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Finer Grained Debian Packages

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This page is only of interest for people who are interested in how the scripts under the debian subdirectory work - this is probably no one, so this page is largely here as a reminder to myself.

FIXME: add information about the weekly build script to this page

At the March 2010 Hackathon, I made lots of changes to the old package building machinery. There were a number of problems with the old system, including:

  • Building one monolithic package; in particular, this meant that many Free Software licenses mixed up in the one package.
  • Bundling too many components that were already available in Debian main / Ubuntu.
  • There were some non-free components included in the monolithic package.
  • Each time I made a new release, I had to rebase the previous release branch. This was tedious, sometimes difficult and there’s no particular reason not to build straight from master.

Since then, one our Google Summer of Code students, Yap Chin Kiet, and Johannes Schindelin worked on inferring dependencies between the jar and class files created in Fiji for the Fiji Updater, so we can reuse this code to infer package based dependencies.

The improved system is described below.

WARNING: this build process will delete files from your git repository, remove submodules with “rm -rf” and take various other steps that you don’t want to happen in your working repository. You need a good reason to take these steps - if you just want to rebuild the Debian packages, then “apt-get source fiji” is your friend - don’t follow these steps.

The relevant lines for /etc/apt/sources.list, if you don’t mind trying the experimental versions of these packages, are:

deb ./
deb-src ./

The packages are targetting Ubuntu 10.04 (Lucid Lynx) and Debian testing (squeeze) later than August 2010.

Short Version

Mostly as a reminder to myself, the quick way to build new packages is:

  • Clone a new fiji.git, initialize and update the right submodules [FIXME: document which submodules are required, mentioned in the TODO at the moment]
  • Run debian/complete-build. If anything doesn’t work, then you can retry the build with debian/build-command. Before retrying debian/complete-build, make sure that you’ve committed your changes, since afterwards you’ll need to run git reset --hard to clean the tree so that debian/complete-build is happy to try again…
  • Assuming that you’re building on an amd64 machine, run debian/build-in-i386-chroot to build the i386 packages. (The chroot can be created as a one-off with debian/ but you will still need to carefully customize /etc/schroot/schroot.conf )
  • Upload the new versions of the packages with debian/upload-to-pacific.

Longer Version

Clone a new copy of fiji.git

(This may strike you as not a very git-ish first step, but the build process rather brutally removes submodules and ignored files, and I don’t want people to risk losing work as a result of following these instructions.)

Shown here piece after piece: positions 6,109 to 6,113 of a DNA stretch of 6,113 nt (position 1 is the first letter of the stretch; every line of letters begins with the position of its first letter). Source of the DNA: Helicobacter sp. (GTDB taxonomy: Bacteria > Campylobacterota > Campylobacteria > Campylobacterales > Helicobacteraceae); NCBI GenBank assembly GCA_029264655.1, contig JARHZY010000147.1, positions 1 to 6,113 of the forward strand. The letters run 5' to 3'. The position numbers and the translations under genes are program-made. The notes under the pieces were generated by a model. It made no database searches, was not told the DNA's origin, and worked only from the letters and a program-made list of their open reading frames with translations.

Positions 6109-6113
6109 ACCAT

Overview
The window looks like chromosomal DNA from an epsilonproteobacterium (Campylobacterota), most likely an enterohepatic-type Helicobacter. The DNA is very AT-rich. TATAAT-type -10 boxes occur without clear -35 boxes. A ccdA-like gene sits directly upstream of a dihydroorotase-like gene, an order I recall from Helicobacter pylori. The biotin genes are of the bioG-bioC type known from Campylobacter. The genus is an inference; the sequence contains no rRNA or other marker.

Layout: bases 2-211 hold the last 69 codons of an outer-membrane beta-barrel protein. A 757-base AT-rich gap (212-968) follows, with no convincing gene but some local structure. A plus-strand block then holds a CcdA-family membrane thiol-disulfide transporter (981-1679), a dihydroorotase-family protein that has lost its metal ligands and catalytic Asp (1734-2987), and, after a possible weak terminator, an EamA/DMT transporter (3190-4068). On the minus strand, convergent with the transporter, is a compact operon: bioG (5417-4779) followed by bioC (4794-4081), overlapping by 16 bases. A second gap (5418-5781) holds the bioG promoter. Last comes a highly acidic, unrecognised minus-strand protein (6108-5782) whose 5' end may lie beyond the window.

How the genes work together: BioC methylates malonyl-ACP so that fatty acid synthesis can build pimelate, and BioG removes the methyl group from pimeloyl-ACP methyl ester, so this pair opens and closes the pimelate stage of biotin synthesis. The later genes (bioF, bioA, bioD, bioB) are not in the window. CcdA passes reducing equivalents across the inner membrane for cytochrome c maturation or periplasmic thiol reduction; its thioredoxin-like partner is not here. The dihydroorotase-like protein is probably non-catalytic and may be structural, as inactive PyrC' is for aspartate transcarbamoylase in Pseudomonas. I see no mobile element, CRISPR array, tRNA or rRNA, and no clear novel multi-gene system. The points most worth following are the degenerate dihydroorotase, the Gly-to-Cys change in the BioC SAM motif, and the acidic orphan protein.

Clone the respository afresh with:

git clone

… and then initialize and update the following submodules:

git submodule update --init modules/AutoComplete \
                            modules/ImageJA \
                            modules/RSyntaxTextArea \
                            modules/plugins/trakem2 \
                            modules/bio-formats \
                            modules/commons-math \
                            modules/ij-plugins \
                            modules/imglib \
                            modules/mpicbg \
                            modules/tcljava \

What debian/complete-build calls

Check that git status is clean

This shouldn’t be necessary if you’ve just cloned a new copy, as above, but in other situations it might be useful:

debian/ --check-git-clean

Remove non-free and unneeded components

Run the following command:

debian/  --clean

This should remove the non-free and unnecessary components, and rewrite the Fakefile to remove references to these components.

Generate the build-command script

The build-command script, which will actually be used to build Fiji, needs to be generated from the Fakefile. You do this with:

debian/ --generate-build-command

Build the source tree (to generate the control file from)

Unfortunately, in order to accurately generate the Debian package-based dependencies from the file-based dependencies in 1 we need to build the complete tree in order to find all the generated files which need to be assigned to packages. So, build Fiji with the command that debian/rules will use with:


(We need to use a modified build command since we need to override some of the CLASSPATHs defined in Fakefile which refer to bundled jars which are now in dependent packages.)

Generate the debian/control file

Create a debian/control file with the right dependencies and package definitions:

debian/ --generate-complete-control

This is based on the generated files and db.xml.gz.

Clean the build tree

Before building the tree for the final packaging, we need to clean it so that only source files are included in the source archive:

debian/ --clean

Build the debian packages

dpkg-buildpackage -rfakeroot

If you’re not able to sign the packages, add the parameters -us -uc. If you don’t want to generate the source package (because dpkg-source takes *ages* to run with dpkg-dev prior to 1.15.5) add -b.

The debian/rules Makefile which is called by that command will call debian/ --install to copy parts of the built tree to the right locations.

Building the i386 version and Uploading

These steps are as described in the “Short Version” above.